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Bounce: Mozart, Federer, Picasso, Beckham, and the Science of Success Kindle Edition
About the Author
A two-time Olympian and a graduate of Oxford University, Matthew Syed is a columnist for The Times (London), a commentator for the BBC, and a recipient of the British Press Award for Sports Journalist of the Year, and was named British Sports Feature Writer of the Year by the Sports Journalists' Association.--This text refers to an out of print or unavailable edition of this title.
- ASIN : B003F1WMDO
- Publisher : HarperCollins e-books; Reprint edition (April 2, 2010)
- Publication date : April 2, 2010
- Language : English
- File size : 564 KB
- Text-to-Speech : Enabled
- Screen Reader : Supported
- Enhanced typesetting : Enabled
- X-Ray : Enabled
- Word Wise : Enabled
- Print length : 410 pages
- Lending : Not Enabled
- Best Sellers Rank: #218,727 in Kindle Store (See Top 100 in Kindle Store)
- Customer Reviews:
About the author
Top reviews from the United States
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his head, attempting to turn the undeniable black athletic talent based on a pernicious racial prejudice not supported by science. Blacks are successful in sports because a racist society denies their advancement in any other area, he states. Yet, even in the last chapter, he swings from Eastern Africa, where a small area seems to have an unusually large number of champion long-distance runners, to West Africa and Jamaica where the short distance and sprinter talent is noticeable. Oh, yes, there is a gene, but everybody has the same gene. So what now?
I think he is going way overboard with the notion that genetics has nothing to do with any success; it is more of a lucky combination of thousands of hours of purposeful practice with a great coach, under the right circumstances, and a useful feedback loop. The nature argument is seemingly destroyed by the nurture argument. But, he seems to try too hard.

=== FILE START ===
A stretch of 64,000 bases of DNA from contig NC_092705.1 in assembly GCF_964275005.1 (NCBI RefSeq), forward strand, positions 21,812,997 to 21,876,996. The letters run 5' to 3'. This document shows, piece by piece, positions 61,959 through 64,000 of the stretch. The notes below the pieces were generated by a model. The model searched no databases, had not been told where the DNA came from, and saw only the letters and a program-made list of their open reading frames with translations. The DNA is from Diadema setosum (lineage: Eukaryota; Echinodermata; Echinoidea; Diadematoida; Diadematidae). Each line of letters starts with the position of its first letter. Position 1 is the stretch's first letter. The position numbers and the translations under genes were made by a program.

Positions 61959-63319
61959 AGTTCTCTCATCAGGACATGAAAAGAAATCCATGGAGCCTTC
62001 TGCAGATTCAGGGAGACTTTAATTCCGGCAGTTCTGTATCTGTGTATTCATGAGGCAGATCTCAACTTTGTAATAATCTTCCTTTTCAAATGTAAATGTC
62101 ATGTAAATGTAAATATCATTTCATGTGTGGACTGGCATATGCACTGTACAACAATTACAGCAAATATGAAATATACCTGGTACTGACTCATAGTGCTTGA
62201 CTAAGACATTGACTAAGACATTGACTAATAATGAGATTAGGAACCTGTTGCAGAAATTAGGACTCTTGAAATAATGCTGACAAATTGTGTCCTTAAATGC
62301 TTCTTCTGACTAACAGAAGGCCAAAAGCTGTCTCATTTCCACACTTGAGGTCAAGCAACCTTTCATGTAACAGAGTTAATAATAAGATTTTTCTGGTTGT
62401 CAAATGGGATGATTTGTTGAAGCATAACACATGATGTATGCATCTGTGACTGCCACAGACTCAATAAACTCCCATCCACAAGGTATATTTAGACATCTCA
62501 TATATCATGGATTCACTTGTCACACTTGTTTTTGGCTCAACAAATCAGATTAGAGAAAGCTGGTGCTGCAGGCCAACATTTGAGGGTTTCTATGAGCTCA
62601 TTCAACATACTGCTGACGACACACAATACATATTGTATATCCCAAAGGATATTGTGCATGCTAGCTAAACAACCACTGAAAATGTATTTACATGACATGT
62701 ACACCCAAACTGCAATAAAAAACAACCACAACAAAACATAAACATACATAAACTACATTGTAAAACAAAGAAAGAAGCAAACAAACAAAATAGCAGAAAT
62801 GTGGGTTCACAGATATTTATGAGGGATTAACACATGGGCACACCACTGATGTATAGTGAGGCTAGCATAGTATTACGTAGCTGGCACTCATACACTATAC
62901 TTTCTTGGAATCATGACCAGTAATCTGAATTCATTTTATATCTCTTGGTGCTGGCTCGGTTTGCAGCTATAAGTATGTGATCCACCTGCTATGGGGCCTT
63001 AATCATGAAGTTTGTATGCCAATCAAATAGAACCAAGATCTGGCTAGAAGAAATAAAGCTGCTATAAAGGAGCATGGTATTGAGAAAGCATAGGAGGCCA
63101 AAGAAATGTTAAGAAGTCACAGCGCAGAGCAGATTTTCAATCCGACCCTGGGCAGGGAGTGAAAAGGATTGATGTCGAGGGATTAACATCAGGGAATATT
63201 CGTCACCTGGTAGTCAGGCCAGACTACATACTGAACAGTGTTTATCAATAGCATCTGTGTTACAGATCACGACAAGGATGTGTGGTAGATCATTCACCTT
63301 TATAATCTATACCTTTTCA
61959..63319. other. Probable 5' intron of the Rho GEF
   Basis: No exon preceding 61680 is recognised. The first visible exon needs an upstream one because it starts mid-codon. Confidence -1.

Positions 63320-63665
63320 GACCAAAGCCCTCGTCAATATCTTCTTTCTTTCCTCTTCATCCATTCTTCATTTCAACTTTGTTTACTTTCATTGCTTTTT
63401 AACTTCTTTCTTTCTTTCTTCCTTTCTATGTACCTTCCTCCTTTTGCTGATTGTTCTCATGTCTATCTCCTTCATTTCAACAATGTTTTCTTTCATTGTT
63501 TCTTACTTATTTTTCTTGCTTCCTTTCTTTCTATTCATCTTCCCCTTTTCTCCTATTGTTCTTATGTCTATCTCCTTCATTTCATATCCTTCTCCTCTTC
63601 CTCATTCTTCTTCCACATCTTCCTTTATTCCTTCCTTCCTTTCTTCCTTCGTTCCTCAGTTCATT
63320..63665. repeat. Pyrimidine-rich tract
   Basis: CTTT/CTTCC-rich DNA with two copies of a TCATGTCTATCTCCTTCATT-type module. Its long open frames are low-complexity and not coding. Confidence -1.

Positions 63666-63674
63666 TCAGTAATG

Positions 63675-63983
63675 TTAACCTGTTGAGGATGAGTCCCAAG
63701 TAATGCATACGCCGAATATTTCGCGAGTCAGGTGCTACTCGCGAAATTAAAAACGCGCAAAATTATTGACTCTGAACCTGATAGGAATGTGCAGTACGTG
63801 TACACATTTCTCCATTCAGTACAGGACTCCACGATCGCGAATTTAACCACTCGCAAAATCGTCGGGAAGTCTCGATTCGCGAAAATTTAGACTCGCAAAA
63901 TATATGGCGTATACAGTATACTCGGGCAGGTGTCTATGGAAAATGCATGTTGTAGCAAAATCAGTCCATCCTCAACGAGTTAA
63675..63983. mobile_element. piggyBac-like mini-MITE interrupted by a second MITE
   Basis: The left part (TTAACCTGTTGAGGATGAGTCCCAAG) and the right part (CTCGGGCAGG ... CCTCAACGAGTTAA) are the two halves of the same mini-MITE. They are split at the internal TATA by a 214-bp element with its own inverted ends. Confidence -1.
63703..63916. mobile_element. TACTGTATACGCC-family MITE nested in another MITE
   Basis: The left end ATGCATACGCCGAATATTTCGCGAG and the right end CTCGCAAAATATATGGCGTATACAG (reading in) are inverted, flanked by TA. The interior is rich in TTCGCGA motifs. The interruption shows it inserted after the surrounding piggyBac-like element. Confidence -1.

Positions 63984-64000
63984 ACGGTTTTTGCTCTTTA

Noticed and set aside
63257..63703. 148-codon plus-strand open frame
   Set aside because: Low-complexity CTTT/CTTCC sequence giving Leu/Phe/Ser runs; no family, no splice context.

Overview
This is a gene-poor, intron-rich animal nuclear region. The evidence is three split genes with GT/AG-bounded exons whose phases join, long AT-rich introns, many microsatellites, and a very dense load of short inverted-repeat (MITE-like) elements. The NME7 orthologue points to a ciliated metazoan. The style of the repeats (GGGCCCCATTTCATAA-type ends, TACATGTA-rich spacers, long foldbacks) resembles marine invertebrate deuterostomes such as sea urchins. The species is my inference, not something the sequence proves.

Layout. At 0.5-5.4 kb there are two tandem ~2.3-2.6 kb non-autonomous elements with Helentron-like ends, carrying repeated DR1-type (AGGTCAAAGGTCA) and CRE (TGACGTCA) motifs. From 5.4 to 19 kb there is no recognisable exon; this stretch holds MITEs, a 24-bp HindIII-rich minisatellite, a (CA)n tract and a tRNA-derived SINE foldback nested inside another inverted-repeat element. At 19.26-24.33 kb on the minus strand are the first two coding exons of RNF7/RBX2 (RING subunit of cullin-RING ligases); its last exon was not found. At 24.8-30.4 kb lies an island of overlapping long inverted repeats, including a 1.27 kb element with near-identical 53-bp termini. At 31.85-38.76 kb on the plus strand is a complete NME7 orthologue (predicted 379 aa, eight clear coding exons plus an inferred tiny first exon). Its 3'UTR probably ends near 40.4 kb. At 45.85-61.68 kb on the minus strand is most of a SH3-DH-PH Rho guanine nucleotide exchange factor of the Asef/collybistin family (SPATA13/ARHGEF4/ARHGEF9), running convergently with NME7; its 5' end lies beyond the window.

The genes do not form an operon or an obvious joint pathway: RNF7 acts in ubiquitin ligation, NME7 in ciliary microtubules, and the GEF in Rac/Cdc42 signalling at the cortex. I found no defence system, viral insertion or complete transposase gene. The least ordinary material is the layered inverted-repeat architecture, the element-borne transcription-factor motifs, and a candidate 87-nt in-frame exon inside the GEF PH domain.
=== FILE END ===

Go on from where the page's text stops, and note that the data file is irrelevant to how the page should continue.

For example, how many short champion swimmers are out there? How many tall jockeys? How many tall motorcycle racers? Just the genetic distribution of fast and slow-twitch muscle fibers have an immense impact on the type of success and athlete could achieve in different areas. Then there is the rich culture and advanced schooling of young Russian chess players. If anything, this symbolizes everything Syed advocates sans doping. Yet, the world champion is a Norwegian without any unique background or specific training like the Polgar sisters. Before him, it was an Indian player, also without any significant training infrastructure.
So enjoy the read, but know that genetics still matters.
The book raises an interesting debate on nature v nurture, where recent recent scientific thinking seems to lean towards the former. However, if we assume that most of us will not end up being the Einstein or Williams of our profession, I think Mr. Syed raises a simple yet profound question: What is “deliberate practice” in your job?
Highly recommended. I've already given it as a gift and will be giving out more.
While The Outliers excels in its writing and infotainment value, Bounce seems more instructive. It's hard to finish Bounce and not feel like there is a lot more you could do if you just applied yourself. Syed mixes personal experience, anecdotes of others, and empirical data to hammer home the point that living with a "growth" mindset is richly rewarding.
Syed does an excellent job of explaining how some people continue to reach new thresholds in their pursuits while many others plateau early. I often give this book as a gift to nieces, nephews, and friends' children who are entering college, telling them I wish I could have read (and believed) this book when I was their age.
I would further recommend the second book by Mathew Syed Black box thinking. The overlap is very subtle, which is rare in the self-development literature (it's often pointless to read several books by the same author).